Continuing with the exploration of the definitions of “total loss” in different states, I turn this week to Louisiana. Unlike last week’s survey of limited Georgia case law on the issue, Louisiana has plenty. Given Louisiana’s propensity to be hit hard by major disasters, this is not surprising.

Louisiana’s standard for total loss is well settled with case law dating back to the 1960s. The standard originated in the automobile context before evolving into the property insurance realm. The well settled state of the law allows for a rather succinct review of the law as it has been artfully simplified by the courts. Ultimately,

The test for determining whether damaged property is a total loss is whether the cost of repairs exceeds the value of the property.1

While this standard is fairly common, what makes Louisiana interesting is its Valued Policy Law. Generally speaking, the Valued Policy Law requires that when a property is determined to be a total loss, the insurer must pay policy limits to the insured. However, Louisiana gives insurance companies the ability to avoid this requirement. Specifically,

The language of the statute clearly provides that if an insurer places a value on covered property and uses that valuation to determine the premium charged the insured, in the case of total loss the insurer shall compute and compensate any covered loss of the property at that valuation without deduction or offset unless a different method of loss computation is set forth in the policy and policy application in type of equal size. The legislative history shows an attempt by the insurance industry to lessen the impact of the statute by providing a means for the insurer to set forth a different method of loss computation, an attempt which was ultimately successful as the legislature included the provision in the statute. This compromise allows insurers to set forth an alternative method of loss computation, but protects insureds by requiring the insurers to provide notice in the application that an alternative method of loss computation has been stated in the policy.2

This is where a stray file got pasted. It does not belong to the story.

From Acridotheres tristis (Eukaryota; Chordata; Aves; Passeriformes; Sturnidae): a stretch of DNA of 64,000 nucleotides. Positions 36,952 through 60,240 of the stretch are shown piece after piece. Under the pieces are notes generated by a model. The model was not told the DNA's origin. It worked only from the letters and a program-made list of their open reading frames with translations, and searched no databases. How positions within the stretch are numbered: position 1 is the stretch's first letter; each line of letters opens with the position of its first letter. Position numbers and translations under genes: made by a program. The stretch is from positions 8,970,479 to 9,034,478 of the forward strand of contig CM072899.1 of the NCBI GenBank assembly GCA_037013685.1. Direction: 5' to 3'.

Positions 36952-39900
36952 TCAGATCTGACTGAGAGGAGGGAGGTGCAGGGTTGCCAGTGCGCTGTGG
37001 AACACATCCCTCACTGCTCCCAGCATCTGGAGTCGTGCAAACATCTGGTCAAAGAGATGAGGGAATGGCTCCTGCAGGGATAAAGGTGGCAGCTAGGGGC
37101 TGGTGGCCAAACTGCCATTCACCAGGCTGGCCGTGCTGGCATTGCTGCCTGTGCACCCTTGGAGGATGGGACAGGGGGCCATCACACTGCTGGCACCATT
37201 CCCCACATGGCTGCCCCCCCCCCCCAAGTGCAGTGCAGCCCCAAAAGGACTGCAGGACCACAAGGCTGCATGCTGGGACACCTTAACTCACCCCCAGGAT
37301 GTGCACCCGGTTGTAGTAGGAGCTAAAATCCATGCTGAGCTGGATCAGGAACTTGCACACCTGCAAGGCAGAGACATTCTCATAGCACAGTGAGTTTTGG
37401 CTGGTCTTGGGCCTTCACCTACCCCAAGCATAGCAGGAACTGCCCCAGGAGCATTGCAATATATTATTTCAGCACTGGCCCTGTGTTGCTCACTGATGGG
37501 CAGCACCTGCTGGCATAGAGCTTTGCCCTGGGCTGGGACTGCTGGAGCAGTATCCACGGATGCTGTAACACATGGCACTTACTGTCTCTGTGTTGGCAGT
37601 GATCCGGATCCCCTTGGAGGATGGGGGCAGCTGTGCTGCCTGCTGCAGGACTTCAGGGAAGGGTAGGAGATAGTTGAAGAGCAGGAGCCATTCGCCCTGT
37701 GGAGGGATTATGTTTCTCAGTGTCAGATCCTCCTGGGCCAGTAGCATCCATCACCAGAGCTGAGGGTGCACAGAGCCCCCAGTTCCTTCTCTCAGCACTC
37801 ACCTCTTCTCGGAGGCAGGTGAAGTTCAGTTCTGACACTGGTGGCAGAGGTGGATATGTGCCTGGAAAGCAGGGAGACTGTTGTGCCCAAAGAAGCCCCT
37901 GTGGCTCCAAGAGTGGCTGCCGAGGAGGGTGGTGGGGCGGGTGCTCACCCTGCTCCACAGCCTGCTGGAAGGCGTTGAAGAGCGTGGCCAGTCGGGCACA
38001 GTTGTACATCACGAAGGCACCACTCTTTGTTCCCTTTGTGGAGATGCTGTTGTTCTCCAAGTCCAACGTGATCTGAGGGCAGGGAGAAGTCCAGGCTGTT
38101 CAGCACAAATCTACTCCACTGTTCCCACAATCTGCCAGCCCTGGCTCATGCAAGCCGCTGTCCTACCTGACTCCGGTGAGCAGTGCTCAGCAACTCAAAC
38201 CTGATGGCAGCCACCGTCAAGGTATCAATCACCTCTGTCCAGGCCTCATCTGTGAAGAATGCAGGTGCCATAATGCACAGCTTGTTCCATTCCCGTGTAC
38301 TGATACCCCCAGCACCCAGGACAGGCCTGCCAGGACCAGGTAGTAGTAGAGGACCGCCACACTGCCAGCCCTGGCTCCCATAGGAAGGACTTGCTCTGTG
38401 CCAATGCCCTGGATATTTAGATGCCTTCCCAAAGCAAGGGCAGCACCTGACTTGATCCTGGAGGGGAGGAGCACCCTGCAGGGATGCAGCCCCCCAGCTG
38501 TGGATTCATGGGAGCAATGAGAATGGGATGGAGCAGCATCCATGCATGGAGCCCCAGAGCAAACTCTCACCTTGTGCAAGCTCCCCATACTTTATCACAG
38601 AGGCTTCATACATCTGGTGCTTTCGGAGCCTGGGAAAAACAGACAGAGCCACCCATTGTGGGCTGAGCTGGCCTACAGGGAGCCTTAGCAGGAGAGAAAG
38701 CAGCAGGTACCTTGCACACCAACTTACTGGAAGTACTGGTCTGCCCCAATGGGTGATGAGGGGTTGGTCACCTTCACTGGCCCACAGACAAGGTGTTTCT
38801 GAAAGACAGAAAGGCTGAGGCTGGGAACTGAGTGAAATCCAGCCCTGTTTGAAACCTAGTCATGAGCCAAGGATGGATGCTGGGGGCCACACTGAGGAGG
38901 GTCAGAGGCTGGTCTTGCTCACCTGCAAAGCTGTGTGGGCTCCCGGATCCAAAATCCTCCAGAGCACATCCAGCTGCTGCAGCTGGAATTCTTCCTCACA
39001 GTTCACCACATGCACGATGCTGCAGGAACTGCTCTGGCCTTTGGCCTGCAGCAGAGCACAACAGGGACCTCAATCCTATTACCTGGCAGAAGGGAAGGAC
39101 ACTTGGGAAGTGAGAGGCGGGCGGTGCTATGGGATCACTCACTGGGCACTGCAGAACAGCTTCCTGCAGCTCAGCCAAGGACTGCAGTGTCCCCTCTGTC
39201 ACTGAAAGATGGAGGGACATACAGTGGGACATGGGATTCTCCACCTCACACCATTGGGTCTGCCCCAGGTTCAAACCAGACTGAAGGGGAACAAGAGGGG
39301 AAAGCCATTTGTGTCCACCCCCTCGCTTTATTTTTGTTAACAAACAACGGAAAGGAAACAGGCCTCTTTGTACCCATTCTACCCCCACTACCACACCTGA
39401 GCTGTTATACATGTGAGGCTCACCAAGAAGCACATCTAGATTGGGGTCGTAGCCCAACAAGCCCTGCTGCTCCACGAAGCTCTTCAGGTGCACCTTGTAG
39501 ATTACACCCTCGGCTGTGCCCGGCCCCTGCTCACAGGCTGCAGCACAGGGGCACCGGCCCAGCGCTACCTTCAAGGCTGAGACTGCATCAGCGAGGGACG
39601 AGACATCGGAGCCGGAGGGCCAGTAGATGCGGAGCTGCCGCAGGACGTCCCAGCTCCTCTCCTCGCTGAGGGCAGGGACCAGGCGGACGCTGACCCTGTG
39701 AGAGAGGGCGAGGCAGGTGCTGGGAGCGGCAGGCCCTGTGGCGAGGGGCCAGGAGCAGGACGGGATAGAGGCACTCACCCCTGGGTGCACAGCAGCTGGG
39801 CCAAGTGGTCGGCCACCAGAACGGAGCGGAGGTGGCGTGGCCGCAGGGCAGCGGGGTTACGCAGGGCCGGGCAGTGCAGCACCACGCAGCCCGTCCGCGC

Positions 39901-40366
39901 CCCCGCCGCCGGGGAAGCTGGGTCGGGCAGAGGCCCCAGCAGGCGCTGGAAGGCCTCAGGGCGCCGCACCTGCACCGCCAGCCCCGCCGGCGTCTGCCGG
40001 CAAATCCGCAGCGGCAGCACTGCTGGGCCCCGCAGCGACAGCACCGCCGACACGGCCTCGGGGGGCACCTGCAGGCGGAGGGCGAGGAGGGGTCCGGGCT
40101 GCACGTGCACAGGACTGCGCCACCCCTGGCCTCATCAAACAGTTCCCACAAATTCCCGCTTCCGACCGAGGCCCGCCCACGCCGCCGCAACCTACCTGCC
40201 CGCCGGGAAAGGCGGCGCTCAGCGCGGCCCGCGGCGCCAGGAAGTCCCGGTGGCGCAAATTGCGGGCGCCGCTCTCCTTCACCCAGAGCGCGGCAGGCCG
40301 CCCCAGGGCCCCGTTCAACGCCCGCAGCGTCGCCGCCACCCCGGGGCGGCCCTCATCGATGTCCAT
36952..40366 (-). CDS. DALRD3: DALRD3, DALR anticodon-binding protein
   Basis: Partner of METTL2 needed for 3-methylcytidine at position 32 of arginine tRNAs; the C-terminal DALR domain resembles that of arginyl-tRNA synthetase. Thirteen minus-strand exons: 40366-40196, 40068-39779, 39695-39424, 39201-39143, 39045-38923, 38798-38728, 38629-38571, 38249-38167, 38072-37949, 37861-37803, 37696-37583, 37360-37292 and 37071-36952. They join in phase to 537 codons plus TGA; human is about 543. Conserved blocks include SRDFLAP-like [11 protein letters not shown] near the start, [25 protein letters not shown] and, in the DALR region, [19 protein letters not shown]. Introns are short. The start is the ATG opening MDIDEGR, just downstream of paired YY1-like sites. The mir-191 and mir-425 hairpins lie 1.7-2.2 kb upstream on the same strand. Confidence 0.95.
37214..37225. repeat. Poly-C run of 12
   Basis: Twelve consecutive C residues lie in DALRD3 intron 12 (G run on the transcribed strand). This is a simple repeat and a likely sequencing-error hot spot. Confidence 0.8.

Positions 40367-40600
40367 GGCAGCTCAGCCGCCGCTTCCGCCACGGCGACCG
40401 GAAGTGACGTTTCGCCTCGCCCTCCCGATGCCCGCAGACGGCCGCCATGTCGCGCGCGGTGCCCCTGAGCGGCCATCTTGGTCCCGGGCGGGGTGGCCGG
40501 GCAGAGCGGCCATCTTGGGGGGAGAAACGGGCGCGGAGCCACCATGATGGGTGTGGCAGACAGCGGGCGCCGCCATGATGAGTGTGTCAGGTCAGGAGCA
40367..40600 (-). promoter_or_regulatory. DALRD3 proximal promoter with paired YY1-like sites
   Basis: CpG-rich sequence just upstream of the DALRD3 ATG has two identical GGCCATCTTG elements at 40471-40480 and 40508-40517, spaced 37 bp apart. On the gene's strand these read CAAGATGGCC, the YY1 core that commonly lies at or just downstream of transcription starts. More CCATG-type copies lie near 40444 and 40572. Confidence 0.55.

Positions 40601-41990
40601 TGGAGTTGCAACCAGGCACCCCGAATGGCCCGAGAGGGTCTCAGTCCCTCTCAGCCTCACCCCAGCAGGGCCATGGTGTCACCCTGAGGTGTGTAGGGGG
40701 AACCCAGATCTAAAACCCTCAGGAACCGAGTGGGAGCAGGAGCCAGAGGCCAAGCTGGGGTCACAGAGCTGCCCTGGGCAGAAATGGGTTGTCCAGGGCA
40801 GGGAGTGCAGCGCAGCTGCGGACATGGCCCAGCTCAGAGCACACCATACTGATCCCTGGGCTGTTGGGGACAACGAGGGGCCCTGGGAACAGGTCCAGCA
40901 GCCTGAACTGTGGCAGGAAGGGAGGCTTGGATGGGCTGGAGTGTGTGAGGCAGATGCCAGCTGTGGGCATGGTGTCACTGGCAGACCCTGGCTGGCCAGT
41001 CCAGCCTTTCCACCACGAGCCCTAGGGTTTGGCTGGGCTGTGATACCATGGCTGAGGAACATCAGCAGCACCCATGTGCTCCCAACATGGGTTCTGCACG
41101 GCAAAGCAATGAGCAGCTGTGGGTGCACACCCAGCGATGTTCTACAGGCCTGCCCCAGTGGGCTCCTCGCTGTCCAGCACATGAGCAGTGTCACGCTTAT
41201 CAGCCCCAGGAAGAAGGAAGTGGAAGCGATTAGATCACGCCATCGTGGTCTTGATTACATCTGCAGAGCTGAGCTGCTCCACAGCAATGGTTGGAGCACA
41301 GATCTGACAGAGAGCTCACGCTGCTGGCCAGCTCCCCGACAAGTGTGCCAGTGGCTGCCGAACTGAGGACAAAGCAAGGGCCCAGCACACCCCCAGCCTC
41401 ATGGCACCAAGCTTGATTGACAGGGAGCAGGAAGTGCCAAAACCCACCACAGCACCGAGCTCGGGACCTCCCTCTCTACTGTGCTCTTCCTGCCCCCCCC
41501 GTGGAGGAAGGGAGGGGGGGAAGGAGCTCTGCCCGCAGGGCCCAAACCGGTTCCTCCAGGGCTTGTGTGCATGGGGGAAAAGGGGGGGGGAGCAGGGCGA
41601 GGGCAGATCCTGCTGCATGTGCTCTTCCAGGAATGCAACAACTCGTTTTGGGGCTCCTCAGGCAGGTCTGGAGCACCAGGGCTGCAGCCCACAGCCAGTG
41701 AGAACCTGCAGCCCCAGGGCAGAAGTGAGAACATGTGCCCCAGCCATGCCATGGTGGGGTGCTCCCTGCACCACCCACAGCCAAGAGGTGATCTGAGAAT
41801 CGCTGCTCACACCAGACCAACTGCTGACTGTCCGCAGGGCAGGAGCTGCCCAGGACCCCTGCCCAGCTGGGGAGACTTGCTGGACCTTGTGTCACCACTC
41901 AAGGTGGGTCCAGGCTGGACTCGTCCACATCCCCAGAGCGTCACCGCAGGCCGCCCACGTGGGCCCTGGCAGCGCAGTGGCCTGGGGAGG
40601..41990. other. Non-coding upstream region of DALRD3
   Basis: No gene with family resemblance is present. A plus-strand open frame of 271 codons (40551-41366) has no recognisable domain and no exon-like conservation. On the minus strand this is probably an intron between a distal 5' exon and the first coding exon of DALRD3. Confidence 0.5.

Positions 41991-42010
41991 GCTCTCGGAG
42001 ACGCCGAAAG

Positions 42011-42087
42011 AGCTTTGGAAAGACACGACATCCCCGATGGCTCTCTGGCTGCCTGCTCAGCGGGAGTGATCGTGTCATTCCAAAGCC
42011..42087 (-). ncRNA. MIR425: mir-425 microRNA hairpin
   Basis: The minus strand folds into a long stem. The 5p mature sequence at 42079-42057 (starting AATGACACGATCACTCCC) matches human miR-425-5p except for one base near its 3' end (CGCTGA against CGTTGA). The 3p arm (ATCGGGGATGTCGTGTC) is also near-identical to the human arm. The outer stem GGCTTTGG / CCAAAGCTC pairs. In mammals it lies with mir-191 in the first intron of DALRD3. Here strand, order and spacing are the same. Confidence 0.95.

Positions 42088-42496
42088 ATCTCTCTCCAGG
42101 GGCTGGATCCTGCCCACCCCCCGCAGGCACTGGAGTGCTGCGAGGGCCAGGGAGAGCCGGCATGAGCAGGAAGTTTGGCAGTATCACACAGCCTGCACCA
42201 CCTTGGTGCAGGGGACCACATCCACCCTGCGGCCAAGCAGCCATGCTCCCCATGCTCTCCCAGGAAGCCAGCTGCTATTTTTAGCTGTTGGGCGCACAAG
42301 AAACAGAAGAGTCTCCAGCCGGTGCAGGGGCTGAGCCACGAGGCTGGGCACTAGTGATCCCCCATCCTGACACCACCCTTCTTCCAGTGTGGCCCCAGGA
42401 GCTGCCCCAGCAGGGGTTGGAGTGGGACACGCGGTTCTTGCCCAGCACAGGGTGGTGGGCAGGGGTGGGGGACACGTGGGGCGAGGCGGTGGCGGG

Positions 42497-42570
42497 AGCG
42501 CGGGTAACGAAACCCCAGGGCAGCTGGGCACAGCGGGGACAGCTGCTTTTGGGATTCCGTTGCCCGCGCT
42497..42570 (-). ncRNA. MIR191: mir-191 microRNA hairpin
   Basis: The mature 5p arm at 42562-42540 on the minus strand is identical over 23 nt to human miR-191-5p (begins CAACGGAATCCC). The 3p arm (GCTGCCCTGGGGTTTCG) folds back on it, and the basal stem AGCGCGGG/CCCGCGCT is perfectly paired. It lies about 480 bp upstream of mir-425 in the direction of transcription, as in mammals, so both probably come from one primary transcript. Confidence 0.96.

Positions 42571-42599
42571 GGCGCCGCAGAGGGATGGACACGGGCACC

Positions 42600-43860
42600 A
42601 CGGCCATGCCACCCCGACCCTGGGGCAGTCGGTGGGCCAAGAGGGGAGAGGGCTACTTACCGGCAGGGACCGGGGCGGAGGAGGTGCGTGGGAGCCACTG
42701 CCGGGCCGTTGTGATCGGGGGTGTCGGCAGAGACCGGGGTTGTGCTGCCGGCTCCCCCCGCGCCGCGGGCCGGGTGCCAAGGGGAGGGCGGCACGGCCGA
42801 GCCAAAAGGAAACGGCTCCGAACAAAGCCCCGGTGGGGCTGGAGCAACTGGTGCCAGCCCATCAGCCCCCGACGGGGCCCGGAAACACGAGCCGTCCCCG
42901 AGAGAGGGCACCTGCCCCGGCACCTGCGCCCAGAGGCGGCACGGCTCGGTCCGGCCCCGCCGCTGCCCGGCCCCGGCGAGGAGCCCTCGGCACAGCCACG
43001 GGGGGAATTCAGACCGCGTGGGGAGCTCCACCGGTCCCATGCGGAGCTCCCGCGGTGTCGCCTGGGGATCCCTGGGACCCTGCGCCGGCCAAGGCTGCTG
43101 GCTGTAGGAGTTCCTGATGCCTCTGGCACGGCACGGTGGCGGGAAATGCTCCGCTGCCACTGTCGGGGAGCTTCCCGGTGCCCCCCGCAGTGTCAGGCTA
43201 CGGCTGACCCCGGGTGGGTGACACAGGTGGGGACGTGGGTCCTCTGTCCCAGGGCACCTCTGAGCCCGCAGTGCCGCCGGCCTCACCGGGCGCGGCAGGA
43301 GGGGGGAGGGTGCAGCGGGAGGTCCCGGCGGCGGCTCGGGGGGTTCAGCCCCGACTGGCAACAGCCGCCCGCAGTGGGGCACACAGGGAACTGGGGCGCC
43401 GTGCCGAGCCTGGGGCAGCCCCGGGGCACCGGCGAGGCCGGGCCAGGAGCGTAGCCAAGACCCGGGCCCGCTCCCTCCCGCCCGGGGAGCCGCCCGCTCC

While this can be cause for concern for policyholders, take solace in the fact that the Supreme Court of Louisiana limited the above to only claims brought under fire insurance policies. Id. In fact, federal courts interpreting Louisiana law have refused to allow insurance companies to use these “different methods of loss computation” to their advantage for not related to fire.3

1 Dumond v. Mobile Insurance Co., 309 So.2d 776, 778 (La.App.1975).
2 Landry v. Louisiana Citizens Property Insurance Co., 983 So.2d 66 (La.2008).
3 Watson v. Allstate Ins. Co., No. 07-3462, 2009 WL 1704730 (E.D. La. June 17, 2009).